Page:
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Friday, April 10, 2015

Tropical creepy crawlies

Sign  - low to the ground so that dogs and cats can read it
Scorpions, spiders, ssssnakes and a lonely crocodile – these are some of the creepy crawlies that call Isla Mujeres, home.
A recent post on a community information FaceBook page tweaked our interest. 
A tourist was aghast at finding a scorpion in a house that they were renting on Isla. The family left the island because they were terrified of scorpions. Someone quipped that maybe they should go back north if they wanted to avoid nasty critters. Well, unless you are in the far-frozen north, up near where Santa Claus lives, that won't work either. 
Our black scorpions look much skinnier than this one
Scorpions are found in every country from the tip of South America to central British Columbia Canada, from Australia north to France, Spain, and across all of Europe and China. There are more countries where they do live, than countries where they don't live. You can run but you can't hide.

Black Widow & Brown Recluse spiders
And spiders, they live in almost every habitat on the earth. The only places where there are no spiders are the north and south polar regions, the top of highest mountains and in the oceans. A few spider species have even adapted to living in the rock and coral crevices of the intertidal zone.


A Scorpion-Hunting Snake, looks like the snakes on Isla
Well then what about snakes? The 2900 species of snakes are found throughout the world except for Antarctica, plus the islands of Greenland, Ireland, Iceland and New Zealand. They live in forests, prairies, grasslands, and several species live in lakes, rivers and along the ocean shorelines. The two types of snakes that I have heard about on Isla are both non-poisonous, including a native boa constrictor that typically is not a concern to humans – small pets maybe, but not people.

Scorpion habitat - National Geographic map
As for your chances of dying from a bite or sting? According to the internet statistics for just the USA, out of 140,000 reported snake bites per year about 5 people die. 
Other stats include about 11 people a year die from scorpions stings, and one or two a year from spiders. The death rate for car crashes on the other hand is 3297 people per day in the USA.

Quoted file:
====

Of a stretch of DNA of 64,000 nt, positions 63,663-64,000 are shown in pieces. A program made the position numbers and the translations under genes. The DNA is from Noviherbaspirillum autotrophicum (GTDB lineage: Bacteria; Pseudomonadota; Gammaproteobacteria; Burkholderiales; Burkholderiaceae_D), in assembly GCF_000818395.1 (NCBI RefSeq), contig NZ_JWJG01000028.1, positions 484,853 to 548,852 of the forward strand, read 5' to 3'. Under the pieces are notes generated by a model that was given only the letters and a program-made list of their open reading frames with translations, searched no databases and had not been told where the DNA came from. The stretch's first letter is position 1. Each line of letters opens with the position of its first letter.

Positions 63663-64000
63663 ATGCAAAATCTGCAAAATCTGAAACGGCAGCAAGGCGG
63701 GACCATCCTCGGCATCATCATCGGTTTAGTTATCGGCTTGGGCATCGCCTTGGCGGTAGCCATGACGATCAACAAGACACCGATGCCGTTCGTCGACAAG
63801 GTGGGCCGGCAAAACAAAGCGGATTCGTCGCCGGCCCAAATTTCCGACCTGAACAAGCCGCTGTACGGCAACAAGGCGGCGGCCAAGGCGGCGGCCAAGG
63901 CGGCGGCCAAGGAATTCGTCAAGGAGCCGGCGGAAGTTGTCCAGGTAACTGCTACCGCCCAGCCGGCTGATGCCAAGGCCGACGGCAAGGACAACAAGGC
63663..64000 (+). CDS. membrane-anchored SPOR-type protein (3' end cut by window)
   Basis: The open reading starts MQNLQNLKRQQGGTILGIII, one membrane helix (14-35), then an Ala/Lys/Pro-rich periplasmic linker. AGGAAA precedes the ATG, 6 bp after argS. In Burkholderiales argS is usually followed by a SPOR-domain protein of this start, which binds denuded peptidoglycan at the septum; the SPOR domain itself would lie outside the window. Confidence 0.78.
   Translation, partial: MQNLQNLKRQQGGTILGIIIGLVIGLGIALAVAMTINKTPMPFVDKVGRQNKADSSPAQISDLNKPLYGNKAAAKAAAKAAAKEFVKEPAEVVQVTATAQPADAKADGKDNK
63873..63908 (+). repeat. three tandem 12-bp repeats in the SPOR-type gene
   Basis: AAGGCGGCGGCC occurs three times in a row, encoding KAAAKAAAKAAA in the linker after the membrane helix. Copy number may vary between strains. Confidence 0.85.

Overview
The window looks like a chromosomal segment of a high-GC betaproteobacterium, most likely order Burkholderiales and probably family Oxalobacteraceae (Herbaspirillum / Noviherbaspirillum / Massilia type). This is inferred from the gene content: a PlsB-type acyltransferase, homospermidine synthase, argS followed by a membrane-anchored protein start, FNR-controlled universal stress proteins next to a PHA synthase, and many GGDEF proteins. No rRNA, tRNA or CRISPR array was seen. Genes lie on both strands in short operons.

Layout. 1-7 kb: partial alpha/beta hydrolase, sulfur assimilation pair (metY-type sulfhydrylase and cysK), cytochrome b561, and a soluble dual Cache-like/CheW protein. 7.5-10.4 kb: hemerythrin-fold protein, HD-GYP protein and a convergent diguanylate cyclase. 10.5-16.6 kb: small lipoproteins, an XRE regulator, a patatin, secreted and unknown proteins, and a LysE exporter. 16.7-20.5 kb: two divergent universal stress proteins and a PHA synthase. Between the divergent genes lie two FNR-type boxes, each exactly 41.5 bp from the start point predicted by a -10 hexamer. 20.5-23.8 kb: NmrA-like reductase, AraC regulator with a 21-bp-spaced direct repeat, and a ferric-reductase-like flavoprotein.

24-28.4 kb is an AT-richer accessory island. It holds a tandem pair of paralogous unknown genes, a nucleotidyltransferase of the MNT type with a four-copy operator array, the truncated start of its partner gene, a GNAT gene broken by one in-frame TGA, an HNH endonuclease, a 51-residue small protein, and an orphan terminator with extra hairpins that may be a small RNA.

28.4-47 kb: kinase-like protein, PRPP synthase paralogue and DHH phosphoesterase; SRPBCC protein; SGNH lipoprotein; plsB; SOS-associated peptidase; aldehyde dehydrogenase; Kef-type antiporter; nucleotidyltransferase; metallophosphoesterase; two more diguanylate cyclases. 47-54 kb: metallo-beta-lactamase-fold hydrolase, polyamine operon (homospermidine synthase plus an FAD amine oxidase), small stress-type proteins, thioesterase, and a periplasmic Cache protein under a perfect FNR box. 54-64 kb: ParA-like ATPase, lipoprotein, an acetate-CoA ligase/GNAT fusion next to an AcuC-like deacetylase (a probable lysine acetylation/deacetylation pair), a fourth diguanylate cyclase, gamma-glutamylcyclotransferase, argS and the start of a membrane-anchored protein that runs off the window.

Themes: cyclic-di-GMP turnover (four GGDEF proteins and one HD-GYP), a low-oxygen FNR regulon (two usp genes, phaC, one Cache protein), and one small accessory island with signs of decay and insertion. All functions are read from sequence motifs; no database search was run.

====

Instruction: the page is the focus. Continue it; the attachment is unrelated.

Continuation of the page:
Common sign on golf courses in southern BC Canada
For the most part these critters are more afraid of you than you of them. They will scoot, slither and crawl away to avoid confrontation with predators and humans. Don't get me wrong, some of these guys can be downright nasty if they do bite or sting especially if you are allergic to their toxins. If you do have a close encounter of the bad kind and are having an adverse reaction, you should get to a medical clinic as soon as possible. Knowing what bit you will be a big help in getting the proper treatment.
So, how can you avoid these bad guys? If we are working outside, we always try to wear a pair of gloves and never put our hands into crevices where we can't see what we are touching - that includes gopher holes on golf courses!
Lonely fourteen-foot crocodile - escaped for one day
Before putting on a pair of shoes we give them a vigorous shake to dislodge unwanted visitors. Give them some warning you are headed their way and they will scurry off in the opposite direction.
Usually we find one or two scorpions in our courtyard every year. Since my first encounter with a scorpion in southern France in 1991, I have perfected a live-capture method. 
I place a wide-mouthed drinking glass over the critter, and then slip a piece of paper or thin cardboard underneath. This traps the scorpion or spider inside the glass. I then walk over to an empty lot and set it free. Killing them just doesn't work for me.
Crowd of on-lookers watching escaped crocodile